Music review: Sacred Paws, Summerhall, Edinburgh

Sacred Paws marked their return to live performance with a faultless set of jangling highlife guitars and winning, pure pop melodies, writes David Pollock

Rachel Aggs (right) and Eilidh Rodgers of Sacred Paws
Rachel Aggs (right) and Eilidh Rodgers of Sacred Paws

Sacred Paws, Summerhall, Edinburgh ****

Rachel Aggs never used to wear shoes when she performed live, she explained at Sacred Paws’ very first gig back after the pandemic-induced break – “our first gig in a thousand years” – but she’s given up on that ritual now. “Why?” asked drummer Eilidh Rodgers, her co-founder and other core member of the band. “Do you think you’re going to catch Covid through your feet?”

The new footwear situation may or may not have been the most unusual part of returning to the stage for Aggs, but – amid the pair’s protestations that they were a bit out of practice with every aspect of what they do – this show was faultless, exciting and filled with a joyous sense of relief at being back. This was evident in the pair’s relentlessly enjoyable stage chat, even though Rodgers insisted she should have spent less time learning to drive and cook sourdough bread and more learning how to talk to audiences while they were away.

The Glasgow-based sometime Scottish Album of the Year Award winners appeared here as a quartet, adding depth and richness to a set of songs built upon the simple pleasures of frantically fast punk rhythms, the jangling power of Aggs’ highlife guitars, and a winning way with pure pop melodies.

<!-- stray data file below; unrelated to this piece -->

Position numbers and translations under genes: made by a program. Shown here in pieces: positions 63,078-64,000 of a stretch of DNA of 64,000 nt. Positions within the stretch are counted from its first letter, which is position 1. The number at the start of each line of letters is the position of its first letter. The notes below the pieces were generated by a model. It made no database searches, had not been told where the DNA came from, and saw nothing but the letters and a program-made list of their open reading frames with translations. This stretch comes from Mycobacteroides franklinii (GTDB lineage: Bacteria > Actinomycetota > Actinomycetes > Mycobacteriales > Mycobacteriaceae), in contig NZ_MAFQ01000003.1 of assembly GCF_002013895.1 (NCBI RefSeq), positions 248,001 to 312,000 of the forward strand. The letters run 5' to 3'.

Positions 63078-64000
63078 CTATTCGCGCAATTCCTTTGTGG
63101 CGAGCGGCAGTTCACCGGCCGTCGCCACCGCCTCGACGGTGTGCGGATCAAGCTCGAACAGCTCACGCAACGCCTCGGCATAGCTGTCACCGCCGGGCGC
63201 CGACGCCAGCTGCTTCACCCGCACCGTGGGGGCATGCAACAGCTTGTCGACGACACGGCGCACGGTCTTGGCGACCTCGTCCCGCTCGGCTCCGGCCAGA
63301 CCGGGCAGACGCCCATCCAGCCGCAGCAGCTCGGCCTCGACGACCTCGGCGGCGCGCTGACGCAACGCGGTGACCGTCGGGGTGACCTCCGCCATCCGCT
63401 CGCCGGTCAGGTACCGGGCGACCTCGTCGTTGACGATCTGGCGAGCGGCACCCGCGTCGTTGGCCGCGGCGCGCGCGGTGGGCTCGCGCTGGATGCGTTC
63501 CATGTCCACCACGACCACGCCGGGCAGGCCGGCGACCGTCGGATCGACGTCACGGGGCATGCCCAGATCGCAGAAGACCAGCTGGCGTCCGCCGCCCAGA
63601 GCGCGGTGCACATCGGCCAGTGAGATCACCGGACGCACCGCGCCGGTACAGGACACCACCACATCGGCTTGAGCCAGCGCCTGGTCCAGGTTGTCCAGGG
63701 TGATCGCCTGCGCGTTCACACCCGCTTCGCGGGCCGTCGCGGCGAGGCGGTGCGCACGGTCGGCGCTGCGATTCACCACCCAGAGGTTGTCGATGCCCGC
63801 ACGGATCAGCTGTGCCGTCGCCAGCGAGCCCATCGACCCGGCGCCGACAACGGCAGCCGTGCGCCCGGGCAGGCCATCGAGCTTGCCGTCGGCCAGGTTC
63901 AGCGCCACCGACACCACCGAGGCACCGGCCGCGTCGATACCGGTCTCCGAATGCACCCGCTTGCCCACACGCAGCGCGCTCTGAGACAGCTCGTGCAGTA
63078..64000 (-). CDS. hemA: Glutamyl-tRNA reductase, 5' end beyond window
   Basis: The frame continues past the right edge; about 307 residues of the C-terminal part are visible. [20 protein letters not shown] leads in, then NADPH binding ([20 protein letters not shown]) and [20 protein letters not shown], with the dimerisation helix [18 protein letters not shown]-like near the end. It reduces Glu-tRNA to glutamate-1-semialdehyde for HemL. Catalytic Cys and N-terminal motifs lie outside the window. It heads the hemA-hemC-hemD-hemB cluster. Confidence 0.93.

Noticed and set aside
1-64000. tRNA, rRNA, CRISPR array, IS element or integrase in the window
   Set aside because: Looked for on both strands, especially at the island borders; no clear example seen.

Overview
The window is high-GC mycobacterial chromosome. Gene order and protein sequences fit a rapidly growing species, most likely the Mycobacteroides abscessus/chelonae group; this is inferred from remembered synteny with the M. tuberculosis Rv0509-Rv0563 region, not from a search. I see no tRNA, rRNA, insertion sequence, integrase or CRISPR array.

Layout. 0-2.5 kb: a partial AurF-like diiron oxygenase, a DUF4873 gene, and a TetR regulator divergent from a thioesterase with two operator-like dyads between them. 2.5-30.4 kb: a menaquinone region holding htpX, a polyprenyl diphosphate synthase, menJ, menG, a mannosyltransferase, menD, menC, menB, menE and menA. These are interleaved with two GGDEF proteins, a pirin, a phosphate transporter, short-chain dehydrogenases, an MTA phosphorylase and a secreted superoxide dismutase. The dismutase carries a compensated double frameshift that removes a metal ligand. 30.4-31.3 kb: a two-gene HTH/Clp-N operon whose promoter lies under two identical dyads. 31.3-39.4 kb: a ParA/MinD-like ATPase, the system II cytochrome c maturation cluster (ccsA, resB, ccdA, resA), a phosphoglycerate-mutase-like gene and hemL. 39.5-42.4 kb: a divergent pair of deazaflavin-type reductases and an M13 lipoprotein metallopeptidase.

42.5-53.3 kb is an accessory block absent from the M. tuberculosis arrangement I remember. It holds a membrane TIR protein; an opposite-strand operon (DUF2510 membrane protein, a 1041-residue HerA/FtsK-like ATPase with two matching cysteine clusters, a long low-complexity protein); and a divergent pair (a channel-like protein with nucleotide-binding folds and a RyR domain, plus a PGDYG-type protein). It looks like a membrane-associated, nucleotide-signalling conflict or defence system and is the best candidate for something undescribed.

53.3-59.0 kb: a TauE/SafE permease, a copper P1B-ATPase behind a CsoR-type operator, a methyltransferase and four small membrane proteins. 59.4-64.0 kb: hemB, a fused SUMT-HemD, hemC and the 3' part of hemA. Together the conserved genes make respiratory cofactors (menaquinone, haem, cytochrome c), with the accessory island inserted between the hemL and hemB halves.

They opened with The Conversation, a gleeful plea for connection which felt well-suited to being face-to-face with real live musicians once more, and bounced through an array of key Sacred Paws songs, including Shame On Me, Life’s Too Short and Almost It. All were played with love and greeted like old friends, as was one slower and more reflective new song, which was perhaps unsurprisingly about “looking back on things when you have a moment of pause.”

“It’s really weird when you do something every day of your life and then you don’t do it for two years,” said Aggs. “I’m having a lot of feelings. It’s good to be here, though.” Questions about whether dancing was allowed in Summerhall’s distanced, all-seated Secret Courtyard venue became moot after a few songs, by which time half the audience were joyfully up on their feet.


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